My brother and his then-fiancée were working their normal schedules, as was I, so a good portion of my time in Saint John was spent in their house on my own, working remotely. We were able to spend some time together when not working, by seeing a film on one occasion (Top Gun: Maverick, to be precise), having dinner, or going for a drink downtown. However, after four days, my scheduled required me to move on: I was going to travel from Saint John to Ontario (the province, not one of the cities in California or Oregon), and this trip would be best accomplished in a short burst on a weekend, to avoid having to interrupt the trip with the half-days of remote work that occupied my weekdays. So, after completing my morning half-day of work on Friday, I bid farewell to Saint John and started travelling again.
A short jaunt through New England
In the past, I had travelled between Saint John and Ontario by remaining in Canada and driving through the province of Québec:
However, this trip seemed like an ideal time to visit a new part of the United States that I had never visited before, the upper part of the New England region. Based on the itinerary that I had planned out, I would travel through Maine, a little bit of New Hampshire, Vermont, and New York, before finally entering Ontario near Niagara Falls. However, this ended up seeming a lot less simple than it should have been, because in many of the places along the way, especially northeastern New York, there weren’t many simple east-west highways apart from large Interstate highways (which did not interest me), so I ended up entering Canada near the city of Cornwall, Ontario. My final route ended up looking like this:
After a quick hour-long drive from Saint John, I entered the United States in Calais, Maine. Even when they have insisted on searching my vehicle in the past, I have always found United States border officers to be professional and polite (sometimes even nonchalant), and this encounter was no different. After not more than a minute or two of talking (including my voluntary presentation of the mandatory COVID-19 vaccination information, in which the border officer seemed thoroughly uninterested), I was allowed to continue, making my way into Maine.
Maine is a state made up primarily of many small towns and lots of forests. The largest city, Portland, counted fewer than 70,000 residents in 2020, yet the population is almost double that of New Brunswick, despite the state being only slightly larger than its neighbour to the northeast. As I drove through the countryside, even when leaving a town, I rarely went more than a minute or two without seeing a house or business at the side of the highway, and as someone who loves trees and rivers, I can see the appeal of living in a countryside home in a place like this. Sadly, I took no photos while I was in Maine: when I am travelling long distances, something has to be really special for me to pull over and take a picture, and in this case, nothing I stumbled upon made me do that. However, I did notice some a common trait of Maine… or perhaps just the United States: signs supporting Donald Trump, either promoting his then-unannounced bid for the 2024 presidency, or accusing Democrats of having “stolen” the election from him. It could be that I was travelling through a particularly Republican part of the state, or simply the fact that Trump supporters are “loud,” but it was surprising to see so much of this.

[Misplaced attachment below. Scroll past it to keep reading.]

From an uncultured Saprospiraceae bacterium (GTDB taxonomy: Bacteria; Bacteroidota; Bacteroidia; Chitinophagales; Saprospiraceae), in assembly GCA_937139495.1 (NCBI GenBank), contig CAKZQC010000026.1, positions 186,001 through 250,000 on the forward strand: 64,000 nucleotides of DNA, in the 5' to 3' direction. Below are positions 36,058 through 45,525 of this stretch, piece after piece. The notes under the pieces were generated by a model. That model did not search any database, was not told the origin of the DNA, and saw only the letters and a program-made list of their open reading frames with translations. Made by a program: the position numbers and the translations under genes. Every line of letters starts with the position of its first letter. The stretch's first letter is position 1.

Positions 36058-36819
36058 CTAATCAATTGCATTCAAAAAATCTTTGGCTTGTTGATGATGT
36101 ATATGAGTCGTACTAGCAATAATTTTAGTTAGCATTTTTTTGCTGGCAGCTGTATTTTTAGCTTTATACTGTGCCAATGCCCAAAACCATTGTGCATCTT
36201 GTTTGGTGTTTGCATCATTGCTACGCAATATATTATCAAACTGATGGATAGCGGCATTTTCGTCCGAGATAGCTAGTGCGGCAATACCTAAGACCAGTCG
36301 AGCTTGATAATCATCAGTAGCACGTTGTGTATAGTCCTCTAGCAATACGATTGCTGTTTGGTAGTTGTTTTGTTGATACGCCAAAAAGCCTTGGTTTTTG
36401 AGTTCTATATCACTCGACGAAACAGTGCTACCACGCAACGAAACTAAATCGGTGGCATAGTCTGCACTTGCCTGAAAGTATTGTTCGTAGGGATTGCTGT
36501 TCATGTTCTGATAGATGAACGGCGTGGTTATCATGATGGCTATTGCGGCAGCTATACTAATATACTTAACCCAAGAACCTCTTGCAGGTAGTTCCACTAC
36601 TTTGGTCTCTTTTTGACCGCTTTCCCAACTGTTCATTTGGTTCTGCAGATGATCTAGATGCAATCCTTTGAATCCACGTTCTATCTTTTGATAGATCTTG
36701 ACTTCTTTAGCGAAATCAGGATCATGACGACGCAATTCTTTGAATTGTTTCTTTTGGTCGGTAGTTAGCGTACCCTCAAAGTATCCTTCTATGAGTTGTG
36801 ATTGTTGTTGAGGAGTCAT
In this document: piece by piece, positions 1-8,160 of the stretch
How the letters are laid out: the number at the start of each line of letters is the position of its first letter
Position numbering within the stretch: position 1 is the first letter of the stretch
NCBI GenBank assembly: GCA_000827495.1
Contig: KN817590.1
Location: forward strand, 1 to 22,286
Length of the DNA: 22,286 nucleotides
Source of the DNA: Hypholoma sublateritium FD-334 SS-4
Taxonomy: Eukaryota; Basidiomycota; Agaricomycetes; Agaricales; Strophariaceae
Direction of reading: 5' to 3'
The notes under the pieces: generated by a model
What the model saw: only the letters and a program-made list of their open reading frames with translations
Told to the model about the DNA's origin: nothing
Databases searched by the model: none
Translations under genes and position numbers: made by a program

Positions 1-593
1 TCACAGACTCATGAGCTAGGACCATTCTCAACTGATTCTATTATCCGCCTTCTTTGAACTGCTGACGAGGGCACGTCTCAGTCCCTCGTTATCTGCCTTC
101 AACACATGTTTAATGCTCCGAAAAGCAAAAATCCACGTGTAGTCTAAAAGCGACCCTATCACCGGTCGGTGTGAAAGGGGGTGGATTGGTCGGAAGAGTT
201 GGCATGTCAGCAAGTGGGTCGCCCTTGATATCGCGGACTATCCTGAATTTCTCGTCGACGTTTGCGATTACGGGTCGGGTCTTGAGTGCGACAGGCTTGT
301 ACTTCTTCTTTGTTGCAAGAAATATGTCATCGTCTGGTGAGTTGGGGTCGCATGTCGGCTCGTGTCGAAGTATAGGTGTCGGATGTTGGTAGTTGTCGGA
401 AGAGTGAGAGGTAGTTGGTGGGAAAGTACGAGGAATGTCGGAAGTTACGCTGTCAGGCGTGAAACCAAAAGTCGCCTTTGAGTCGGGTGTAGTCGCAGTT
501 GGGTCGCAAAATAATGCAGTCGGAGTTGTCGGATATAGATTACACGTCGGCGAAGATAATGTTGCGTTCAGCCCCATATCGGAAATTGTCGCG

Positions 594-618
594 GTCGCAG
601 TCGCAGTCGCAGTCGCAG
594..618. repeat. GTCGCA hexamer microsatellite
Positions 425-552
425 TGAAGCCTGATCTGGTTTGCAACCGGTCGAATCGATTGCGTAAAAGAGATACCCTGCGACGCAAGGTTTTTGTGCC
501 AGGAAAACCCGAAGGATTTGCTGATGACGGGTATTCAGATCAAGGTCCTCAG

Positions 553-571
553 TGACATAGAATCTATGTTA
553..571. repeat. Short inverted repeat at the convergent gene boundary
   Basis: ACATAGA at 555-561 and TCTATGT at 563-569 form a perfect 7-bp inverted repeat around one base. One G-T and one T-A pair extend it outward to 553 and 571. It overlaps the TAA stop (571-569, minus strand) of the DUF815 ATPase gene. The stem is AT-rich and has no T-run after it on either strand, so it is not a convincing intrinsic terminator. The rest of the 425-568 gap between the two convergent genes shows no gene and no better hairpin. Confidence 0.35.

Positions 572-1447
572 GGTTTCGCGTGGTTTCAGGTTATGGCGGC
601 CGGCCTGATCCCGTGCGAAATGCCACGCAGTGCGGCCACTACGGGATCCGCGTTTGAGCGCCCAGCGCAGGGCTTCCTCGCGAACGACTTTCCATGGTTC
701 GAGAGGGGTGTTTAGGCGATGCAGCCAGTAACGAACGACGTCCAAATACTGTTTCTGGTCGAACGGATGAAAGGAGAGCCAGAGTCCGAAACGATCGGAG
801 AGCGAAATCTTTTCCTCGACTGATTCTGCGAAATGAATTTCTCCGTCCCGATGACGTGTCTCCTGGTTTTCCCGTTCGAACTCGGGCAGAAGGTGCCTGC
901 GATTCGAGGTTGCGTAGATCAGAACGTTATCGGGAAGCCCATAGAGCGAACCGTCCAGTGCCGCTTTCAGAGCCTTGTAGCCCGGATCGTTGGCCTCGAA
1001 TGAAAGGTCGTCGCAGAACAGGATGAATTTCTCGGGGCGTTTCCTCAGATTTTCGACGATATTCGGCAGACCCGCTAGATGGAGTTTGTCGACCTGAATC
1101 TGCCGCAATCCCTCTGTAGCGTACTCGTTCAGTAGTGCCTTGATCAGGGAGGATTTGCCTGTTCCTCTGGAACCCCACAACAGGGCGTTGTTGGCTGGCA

After several hours in Maine spent following the eastern portion of U.S. Route 2, I started looking for a place to stop in the late afternoon as I was travelling through the western part of the state. It was a Friday after work, I was on vacation, and I would have really enjoyed stopping early, settling into a not-too-shabby motel, and getting a pizza and drink at one of the restaurants in these small, often charming towns perched alongside one of Maine’s many rivers. However, I continued on towards New Hampshire (always saying to myself “Just go a little farther, then you can rest!”), oblivious to the fact that I was passing some of the last places to stay that I would see for a while.
New Hampshire’s arrival came without much fanfare, as the countryside remained unchanged, but at this point I started looking for places to stay. I don’t recall exactly where I started becoming worried, but it seemed that I had underestimated the demand that there would be for motel and hotel rooms, as every place I went to seemed to have no available rooms for the evening.
I continued, soon reaching Vermont. The countryside remained very nice, but the setting sun was worrying me. I continued to look only at low-cost hotels and motels in each town, being systematically informed that there were no rooms available, until I arrived in the city of Montpelier, Vermont’s capital (which also holds the title of the least-populous capital city of any US state). At this point, the sun had set, so I really wanted to stop riding for the night as the clock got closer to 9 PM, but after contacting every hotel and inn in the city, I realised that the only place to stay would have cost over $200 for a single night. An Italian restaurant offered me an opportunity to feed and caffeinate myself, as I looked at my options:
- Option 1: Remain in Montpelier and pay over $200 for a place to sleep
- Option 2: Continue a few more hours to Québec, where hotels were well under $100/night
- Option 3: Keep riding until I arrive in Ontario…
Motorcycle riding can be a dangerous activity, and it is important to practice it safely. Despite being a proponent of safe motorcycle riding and having adopted safe habits while actually operating a motorcycle, I have a bad habit of pushing my own limits when it comes to endurance. I had already completed a number of endurance motorcycle challenges, such as the Iron Butt Association’s Border to Border 24-hour ride from Canada to Mexico, so riding from Vermont to Ontario overnight seemed like a very simple way to not spend $200 one a hotel room for a night. I ordered another coffee before leaving the restaurant, as it looked as though I would spend a long night riding slowly to Canada. However, in the end, it was my father who saved me from doing something so foolish, using none other than fatherly guilt and indicating that if I continued riding throughout the night, he’d be awake all night worrying about me. So, I reluctantly checked into the pricey (but very comfortable) hotel, and walked to the local grocery store to pick up some cheap breakfast for the next morning.